“Common Ground Apologetics” Harry that can preach my friend! Love your example, thank you.

  3. Mario Hood says:

    Great post and love that idea. To many times we want be to know what we are against instead finding out what are we all for 1st. When emotions are at a negative high we are closed to new ideas because we are in survival mode. Starting with good emotions may open one up to actually hearing the other side and not just waiting for a pause to begin to argue.

  4. mm Mary Mims says:

    Harry, I like your ideas of finding common ground, somewhat, with those like Pinker. However, I am just wondering how far something like this can go given Christianity teaching man is made in the Imago Dei. This would fly in the face of Pinker, who implies that some by virtue of their genetics are more intelligent than others. Where would the next move be of commonality? However, I do like the fact that you are not trying to out-argue another person since that never works. I am glad you are thinking about the soul of an atheist like Pinker instead of just trying to win an argument. Kudos to you.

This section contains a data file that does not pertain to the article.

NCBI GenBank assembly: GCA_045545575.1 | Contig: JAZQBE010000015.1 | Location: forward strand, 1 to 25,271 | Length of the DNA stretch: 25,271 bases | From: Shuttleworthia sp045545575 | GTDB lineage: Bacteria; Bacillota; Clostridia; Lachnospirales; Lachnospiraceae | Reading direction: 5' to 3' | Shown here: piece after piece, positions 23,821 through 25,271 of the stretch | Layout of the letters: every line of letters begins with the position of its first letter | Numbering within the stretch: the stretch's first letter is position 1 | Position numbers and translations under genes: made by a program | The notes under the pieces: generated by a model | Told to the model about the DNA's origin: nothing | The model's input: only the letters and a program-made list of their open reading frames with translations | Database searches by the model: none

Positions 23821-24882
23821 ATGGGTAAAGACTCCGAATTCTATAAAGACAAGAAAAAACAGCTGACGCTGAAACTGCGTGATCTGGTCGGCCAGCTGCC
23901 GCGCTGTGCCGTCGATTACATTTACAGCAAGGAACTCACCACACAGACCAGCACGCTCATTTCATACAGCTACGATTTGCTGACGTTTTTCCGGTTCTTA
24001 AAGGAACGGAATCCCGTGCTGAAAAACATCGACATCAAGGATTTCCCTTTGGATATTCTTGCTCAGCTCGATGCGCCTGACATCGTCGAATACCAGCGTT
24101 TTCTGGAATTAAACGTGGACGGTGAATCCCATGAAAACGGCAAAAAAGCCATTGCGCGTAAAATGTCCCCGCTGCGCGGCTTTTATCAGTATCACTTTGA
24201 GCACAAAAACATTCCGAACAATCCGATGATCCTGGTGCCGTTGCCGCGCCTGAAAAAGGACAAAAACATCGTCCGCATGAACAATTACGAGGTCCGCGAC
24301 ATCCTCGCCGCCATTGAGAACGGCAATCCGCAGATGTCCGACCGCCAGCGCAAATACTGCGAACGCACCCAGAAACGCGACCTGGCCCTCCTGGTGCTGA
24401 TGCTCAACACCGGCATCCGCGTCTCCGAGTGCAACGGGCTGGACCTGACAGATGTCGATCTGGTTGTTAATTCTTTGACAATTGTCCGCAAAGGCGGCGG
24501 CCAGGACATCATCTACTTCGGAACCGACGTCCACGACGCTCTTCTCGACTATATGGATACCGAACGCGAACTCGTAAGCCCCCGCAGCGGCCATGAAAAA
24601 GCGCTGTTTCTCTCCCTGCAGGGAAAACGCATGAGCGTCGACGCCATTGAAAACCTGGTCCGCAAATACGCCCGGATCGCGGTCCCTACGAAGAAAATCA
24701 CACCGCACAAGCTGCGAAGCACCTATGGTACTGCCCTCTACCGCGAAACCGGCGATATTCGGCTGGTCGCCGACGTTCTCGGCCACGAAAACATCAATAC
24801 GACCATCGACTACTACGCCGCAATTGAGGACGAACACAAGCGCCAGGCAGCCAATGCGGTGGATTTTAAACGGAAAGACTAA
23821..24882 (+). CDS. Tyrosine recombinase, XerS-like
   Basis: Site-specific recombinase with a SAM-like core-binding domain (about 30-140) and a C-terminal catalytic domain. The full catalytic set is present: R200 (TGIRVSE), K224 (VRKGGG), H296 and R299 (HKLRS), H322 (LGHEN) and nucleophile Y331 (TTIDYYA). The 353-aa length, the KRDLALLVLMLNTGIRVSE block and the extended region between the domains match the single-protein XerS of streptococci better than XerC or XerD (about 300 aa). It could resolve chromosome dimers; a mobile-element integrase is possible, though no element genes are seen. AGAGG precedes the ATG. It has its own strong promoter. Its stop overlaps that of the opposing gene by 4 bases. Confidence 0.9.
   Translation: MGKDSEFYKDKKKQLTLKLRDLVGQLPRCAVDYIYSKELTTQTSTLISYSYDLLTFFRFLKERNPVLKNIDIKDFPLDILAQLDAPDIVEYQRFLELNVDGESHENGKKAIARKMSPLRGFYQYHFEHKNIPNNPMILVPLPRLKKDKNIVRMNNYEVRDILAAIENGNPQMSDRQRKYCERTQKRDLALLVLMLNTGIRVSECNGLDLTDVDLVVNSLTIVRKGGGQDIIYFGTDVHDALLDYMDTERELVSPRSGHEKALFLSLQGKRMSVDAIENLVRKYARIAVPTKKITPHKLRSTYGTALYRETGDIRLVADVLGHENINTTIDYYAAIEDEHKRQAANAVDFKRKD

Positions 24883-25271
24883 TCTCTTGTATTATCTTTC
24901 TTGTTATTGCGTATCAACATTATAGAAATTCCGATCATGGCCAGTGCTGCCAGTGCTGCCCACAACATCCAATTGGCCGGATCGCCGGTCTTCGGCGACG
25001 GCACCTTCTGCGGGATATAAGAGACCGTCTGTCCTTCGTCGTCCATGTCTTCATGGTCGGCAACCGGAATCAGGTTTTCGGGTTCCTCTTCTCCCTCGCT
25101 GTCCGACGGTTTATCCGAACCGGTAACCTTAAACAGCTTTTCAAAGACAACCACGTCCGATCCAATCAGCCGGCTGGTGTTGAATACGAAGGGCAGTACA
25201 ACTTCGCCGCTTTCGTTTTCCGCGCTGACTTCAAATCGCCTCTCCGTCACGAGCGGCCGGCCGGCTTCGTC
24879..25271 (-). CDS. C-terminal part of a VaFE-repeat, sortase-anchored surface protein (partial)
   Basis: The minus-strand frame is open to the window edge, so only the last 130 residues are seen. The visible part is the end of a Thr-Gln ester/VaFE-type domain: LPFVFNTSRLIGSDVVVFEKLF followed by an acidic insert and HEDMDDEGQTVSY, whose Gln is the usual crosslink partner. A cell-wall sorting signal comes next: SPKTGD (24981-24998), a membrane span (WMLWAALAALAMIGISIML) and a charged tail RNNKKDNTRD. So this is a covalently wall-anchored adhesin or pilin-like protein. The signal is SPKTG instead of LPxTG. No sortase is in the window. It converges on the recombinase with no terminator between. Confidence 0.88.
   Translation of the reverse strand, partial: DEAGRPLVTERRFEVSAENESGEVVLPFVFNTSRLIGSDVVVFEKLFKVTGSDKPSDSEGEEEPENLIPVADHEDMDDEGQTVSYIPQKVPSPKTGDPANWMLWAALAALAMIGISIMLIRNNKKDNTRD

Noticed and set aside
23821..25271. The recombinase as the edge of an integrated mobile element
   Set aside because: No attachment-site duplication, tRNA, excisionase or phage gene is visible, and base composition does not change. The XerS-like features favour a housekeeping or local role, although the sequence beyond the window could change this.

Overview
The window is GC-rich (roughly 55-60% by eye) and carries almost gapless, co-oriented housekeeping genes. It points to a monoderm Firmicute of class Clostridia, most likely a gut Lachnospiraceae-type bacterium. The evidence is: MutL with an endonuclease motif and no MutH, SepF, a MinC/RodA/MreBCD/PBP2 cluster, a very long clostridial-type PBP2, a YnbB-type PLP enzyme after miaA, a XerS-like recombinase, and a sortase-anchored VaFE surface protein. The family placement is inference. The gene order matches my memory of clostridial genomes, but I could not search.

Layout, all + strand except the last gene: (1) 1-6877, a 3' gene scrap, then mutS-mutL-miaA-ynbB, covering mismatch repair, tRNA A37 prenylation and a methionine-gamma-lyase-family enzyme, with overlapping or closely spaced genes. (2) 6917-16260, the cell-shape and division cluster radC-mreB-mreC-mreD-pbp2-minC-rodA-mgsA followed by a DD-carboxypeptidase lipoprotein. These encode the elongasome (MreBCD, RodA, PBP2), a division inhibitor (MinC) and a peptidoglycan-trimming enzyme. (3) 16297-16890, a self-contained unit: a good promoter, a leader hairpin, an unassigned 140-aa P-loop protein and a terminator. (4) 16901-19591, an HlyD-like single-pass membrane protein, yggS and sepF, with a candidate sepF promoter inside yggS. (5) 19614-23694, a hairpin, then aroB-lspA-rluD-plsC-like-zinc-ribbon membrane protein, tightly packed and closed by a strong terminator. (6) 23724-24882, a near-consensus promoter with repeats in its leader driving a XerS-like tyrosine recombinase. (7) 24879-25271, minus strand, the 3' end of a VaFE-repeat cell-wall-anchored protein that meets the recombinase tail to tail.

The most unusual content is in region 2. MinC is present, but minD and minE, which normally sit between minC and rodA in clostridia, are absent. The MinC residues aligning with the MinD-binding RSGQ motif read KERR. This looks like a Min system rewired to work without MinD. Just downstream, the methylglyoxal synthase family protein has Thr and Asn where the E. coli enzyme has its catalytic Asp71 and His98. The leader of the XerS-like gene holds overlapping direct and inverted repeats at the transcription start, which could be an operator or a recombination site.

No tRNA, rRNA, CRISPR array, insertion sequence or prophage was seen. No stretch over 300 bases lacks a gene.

• Hi Mary. Good stuff. Being in the world and not of it is perhaps one of those tough things in our sanctification process that we won’t be able to perfect on this side of glory. In some ways it’s the reason I’m in this program. How to lead in these difficult times when being in the world and of it is often times blurred.

  5. Digby Wilkinson says:

    Harry, enjoyed your post. Like you, I quite like atheists because they are so close to being religious. Though it’s not true, while I was reading Pinker this week I felt as if he was desperately trying not to sound Judeo-Christian because quite frankly, all his research points to what theologians have been dealing with for centuries – he just gave a nice evolutionary twist to it. That’s why I like engaging with all this material – it provides a degree of reasoned proof to apologetic theology – not just to argue a point, but rather enter the public discussion as voices worth hearing.

    • The more vehement and angry the atheist, the better it is for me. Not because they’re more lost, but because, as you say, it seems like they’re closer to Christianity than a pure secularist is. After all, they are angry at a being they’re convinced doesn’t exist.

  6. Great post Harry, I like the idea of finding a common ground and instead of trying to argue. I covered this approach to resolving conflicts in my masters program but I like it that your interest is leading atheists to faith.